Dead Man, Dead Man

By Tony Attwood

Has Dylan ever constructed another song which ends with a fade repetition of one line?  Writing this I can’t remember any, but now I’ve thought to look I’m sure to find many.

Dead Man fades out with, “Ooh I can’t stand it I can’t stand it” and in the end that is the part that influences me most of all, as I try to unravel this song – a song that at first listening seems like it should unveil its secrets easily, and yet which turns out to be an extraordinarily tough nut to crack.

The three religious albums from Dylan (of which this the last) have produced a significant amount of debate as to the meanings and direction – and we also know that Dylan took a lot of time getting the album to sound as he wanted.  But there is little comment to suggest that Dylan re-wrote the songs.  The songs were there – he just took time to get them to sound right.   So, we know we’re dealing with a finished composition which at least makes life easier.

It is argued in some places that the song is song to Christians who are adjusting Christian teaching to fit their own lives.  The argument is that these Christians are living in a hypothetical world which I must say I rather like as a phrase, although I’m to sure what it means.

But I do agree with the thesis – it is about the profession of Christian beliefs, while behaving in a way that is utterly contradictory to Christian forgiveness.  And, through a most circuitous route (as I’ll reveal in this article) I’ve ended up thinking about Pearl Harbour, and the American response to that, which was ultimately the bombing of Hiroshima and Nagasaki.

OK that’s a long journey.  I’ll try and explain…

It is widely argued that the song is part of Dylan’s move from Christianity, the last of the three albums dealing with the theme.  OK, so we know the overall context.  But is this a case of an evangelist telling the world to turn to Jesus and reject the Devil?  Or a comment on the way America, the American people, and US government have turned Christianity upside down in following rampant capitalism?

Or something a lot more bizarre?  Here’s a thought: take the reggae style, think of Haiti and the voodoo religion.  Then think, “Dead Man, Dead Man, When will you arise?”

That thought just occurred to me when writing this.  Of course there is no context beyond the fact that it is in the musical style of the region – it doesn’t fit what we know of Dylan at the time, and the other music he was producing, but I include the point just to show how hard it can be to get to the bottom of all this.   Putting forward a case to say this song is about Haiti is possible – although let me stress, I am not going to do that here!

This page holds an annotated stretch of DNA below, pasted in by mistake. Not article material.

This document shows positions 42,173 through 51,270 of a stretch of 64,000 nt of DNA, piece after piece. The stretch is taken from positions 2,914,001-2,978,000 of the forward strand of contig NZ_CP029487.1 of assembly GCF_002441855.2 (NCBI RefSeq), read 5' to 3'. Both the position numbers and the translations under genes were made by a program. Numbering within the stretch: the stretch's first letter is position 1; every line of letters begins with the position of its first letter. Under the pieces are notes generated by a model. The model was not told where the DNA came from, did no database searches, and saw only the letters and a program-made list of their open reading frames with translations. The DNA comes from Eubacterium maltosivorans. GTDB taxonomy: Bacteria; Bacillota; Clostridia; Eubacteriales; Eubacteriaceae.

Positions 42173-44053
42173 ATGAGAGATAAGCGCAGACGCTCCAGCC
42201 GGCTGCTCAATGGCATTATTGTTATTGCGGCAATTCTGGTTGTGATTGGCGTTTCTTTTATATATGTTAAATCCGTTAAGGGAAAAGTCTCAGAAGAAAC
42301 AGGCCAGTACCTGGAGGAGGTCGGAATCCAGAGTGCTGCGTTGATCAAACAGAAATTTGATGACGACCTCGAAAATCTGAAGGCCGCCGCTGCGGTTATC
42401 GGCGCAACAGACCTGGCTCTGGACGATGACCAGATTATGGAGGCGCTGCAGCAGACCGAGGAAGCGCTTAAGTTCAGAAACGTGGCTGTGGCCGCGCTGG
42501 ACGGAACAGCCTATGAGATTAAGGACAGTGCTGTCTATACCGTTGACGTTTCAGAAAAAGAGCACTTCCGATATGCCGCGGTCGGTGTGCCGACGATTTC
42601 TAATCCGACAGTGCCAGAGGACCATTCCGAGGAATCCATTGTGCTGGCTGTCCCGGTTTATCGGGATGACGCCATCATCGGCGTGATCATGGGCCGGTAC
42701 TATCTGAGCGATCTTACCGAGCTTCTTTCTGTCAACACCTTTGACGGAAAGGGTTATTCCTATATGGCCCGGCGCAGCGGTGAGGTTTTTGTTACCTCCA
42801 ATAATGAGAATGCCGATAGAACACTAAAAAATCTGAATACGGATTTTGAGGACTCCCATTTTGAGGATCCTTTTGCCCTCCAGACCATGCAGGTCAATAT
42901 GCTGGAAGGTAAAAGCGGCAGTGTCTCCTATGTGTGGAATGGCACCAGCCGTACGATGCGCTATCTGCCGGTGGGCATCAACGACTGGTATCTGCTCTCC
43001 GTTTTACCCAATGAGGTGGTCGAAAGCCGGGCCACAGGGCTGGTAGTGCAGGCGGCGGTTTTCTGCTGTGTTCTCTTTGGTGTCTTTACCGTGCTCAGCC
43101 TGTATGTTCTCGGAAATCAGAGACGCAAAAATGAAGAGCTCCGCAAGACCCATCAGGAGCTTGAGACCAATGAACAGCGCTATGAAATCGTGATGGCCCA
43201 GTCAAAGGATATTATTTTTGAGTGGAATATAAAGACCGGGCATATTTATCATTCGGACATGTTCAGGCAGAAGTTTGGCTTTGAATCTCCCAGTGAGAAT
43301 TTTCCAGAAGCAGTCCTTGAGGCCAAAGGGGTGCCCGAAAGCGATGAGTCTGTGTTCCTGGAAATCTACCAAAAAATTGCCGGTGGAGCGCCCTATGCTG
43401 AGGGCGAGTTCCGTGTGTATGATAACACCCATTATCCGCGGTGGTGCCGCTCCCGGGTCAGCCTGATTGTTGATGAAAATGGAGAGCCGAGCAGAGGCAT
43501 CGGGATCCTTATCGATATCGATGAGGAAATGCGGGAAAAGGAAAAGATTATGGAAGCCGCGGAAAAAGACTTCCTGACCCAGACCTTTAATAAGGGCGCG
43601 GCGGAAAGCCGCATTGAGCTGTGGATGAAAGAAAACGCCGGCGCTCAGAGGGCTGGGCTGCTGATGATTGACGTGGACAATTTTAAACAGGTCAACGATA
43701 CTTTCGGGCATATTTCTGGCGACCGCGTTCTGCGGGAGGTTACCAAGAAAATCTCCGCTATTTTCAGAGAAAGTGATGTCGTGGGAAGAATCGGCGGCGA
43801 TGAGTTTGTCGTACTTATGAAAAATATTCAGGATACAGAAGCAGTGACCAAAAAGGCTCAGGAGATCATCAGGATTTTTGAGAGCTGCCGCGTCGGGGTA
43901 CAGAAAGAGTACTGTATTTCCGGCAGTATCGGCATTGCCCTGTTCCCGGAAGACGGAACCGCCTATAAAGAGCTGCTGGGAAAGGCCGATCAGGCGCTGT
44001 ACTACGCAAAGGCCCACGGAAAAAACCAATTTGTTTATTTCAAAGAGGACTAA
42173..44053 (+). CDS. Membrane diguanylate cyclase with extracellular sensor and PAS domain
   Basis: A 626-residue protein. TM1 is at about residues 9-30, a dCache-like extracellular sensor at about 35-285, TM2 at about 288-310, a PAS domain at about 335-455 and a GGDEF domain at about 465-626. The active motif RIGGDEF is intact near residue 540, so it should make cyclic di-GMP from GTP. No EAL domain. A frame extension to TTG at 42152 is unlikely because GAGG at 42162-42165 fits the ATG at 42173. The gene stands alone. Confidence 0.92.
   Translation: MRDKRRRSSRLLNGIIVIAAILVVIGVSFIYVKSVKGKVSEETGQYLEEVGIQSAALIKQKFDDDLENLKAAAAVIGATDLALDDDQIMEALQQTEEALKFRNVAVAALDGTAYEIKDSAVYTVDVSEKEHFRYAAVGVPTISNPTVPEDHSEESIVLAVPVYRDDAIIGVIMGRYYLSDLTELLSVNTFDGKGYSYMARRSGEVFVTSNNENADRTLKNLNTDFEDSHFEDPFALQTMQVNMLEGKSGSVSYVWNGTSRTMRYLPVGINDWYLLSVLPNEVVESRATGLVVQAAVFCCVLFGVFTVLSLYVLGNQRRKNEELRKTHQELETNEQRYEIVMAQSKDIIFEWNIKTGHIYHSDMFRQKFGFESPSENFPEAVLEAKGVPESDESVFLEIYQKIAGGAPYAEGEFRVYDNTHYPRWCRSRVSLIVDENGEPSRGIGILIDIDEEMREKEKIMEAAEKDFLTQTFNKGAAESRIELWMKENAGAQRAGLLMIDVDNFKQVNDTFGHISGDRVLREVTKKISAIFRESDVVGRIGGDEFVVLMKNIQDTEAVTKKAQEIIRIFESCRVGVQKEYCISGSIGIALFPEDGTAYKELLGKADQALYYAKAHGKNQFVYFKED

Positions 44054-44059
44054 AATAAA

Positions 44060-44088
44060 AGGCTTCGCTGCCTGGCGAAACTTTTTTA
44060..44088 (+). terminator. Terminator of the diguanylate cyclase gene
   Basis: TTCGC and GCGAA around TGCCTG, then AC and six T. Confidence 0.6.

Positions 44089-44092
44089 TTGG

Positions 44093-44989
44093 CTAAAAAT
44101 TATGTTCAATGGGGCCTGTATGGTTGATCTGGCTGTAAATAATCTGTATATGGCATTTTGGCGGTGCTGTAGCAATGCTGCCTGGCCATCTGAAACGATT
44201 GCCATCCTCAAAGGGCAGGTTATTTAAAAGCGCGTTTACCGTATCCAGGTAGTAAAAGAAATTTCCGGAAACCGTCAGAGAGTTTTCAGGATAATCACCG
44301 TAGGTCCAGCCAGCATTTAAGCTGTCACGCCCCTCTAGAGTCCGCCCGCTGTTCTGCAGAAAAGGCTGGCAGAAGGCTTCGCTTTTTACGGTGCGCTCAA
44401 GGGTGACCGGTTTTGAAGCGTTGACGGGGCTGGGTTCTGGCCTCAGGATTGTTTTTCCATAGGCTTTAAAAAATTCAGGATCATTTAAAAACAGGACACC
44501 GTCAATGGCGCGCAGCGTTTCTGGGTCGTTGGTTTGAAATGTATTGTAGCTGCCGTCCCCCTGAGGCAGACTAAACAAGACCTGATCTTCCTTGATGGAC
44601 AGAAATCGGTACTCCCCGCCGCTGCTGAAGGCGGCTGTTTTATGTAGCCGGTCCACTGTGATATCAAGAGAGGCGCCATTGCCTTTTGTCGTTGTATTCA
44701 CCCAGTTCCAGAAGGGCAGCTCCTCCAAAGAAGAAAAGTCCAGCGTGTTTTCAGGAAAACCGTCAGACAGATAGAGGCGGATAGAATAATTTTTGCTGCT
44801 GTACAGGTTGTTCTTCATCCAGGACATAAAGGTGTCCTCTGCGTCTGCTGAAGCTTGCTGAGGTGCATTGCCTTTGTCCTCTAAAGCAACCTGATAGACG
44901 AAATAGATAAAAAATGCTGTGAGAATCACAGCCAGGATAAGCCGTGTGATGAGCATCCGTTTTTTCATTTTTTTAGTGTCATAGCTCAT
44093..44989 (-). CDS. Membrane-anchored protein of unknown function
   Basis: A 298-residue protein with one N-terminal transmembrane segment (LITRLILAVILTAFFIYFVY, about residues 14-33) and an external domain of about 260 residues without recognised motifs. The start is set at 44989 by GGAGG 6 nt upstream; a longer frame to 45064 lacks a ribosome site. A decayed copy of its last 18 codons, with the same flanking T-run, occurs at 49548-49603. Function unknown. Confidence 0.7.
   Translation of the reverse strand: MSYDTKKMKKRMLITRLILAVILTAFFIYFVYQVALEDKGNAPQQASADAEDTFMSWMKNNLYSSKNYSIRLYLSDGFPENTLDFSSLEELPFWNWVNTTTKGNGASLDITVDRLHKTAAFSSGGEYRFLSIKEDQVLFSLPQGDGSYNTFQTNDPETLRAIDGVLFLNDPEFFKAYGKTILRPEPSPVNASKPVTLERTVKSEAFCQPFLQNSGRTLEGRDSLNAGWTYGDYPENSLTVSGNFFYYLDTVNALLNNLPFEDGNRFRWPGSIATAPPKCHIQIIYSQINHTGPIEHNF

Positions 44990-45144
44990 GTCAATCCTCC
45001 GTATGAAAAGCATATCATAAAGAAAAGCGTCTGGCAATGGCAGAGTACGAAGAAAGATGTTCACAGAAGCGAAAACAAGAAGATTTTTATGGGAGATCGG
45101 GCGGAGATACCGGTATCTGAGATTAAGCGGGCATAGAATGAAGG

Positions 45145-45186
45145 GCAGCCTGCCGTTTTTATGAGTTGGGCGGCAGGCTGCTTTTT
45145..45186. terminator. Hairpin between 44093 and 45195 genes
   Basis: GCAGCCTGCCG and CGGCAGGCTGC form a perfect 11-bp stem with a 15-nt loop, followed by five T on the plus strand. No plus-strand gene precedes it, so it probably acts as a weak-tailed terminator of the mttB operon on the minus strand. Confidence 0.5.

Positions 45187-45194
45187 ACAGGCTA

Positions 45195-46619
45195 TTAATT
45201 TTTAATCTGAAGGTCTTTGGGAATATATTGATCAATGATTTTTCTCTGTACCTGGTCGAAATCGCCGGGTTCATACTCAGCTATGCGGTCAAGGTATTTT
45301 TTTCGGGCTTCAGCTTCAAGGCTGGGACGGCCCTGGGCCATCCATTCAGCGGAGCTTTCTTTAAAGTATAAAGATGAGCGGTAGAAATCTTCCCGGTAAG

But the choice of reggae is interesting.  The only other reggae based song I can think of is “Man Gave Names to All the Animals” from “Slow Train Coming”.  Dylan knows how to do it, but doesn’t seem that interested.  If there are other reggae arrangements sung by Dylan do let me know – I find it an interesting theme.

Uttering idle words from a reprobate mind
Clinging to strange promises, dying on the vine
Never being able to separate the good from the bad
Ooh, I can’t stand it, I can’t stand it
It’s making me feel so sad

Dead man, dead man
When will you arise?
Cobwebs in your mind
Dust upon your eyes

I would find it very hard to say that the “Dead man” in the chorus is Jesus, for a devout believer would surely not suggest that Jesus had “Cobwebs in your mind.”   It just doesn’t work for me.  But if not that, what?  Is it that the first two lines are asking when the Second Coming as depicted in the Book of Revelations will occur, while the last two lines of the chorus are about the government?  It’s a bit obscure, but it works.

This album was released in August 1981.  In an interview in 1983 with New Musical Express (the UK based weekly rock music magazine) Dylan said, “To those who care where Bob Dylan is at, they should listen to “Shot of Love”. It’s my most perfect song. It defines where I am spiritually, musically, romantically and whatever else. It shows where my sympathies lie. It’s all there in that one song.”

OK that takes us in one direction, but between April and May of that year Dylan recorded  Infidels which takes us somewhere else.  His statement suddenly seems less definitive than he appears to make it seem in that interview.

By 1997, things were different.  In an interview with Newsweek Dylan said, “Here’s the thing with me and the religious thing. This is the flat-out truth: I find the religiosity and philosophy in the music. I don’t find it anywhere else…I don’t adhere to rabbis, preachers, evangelists, all of that. I’ve learned more from the songs than I’ve learned from any of this kind of entity.”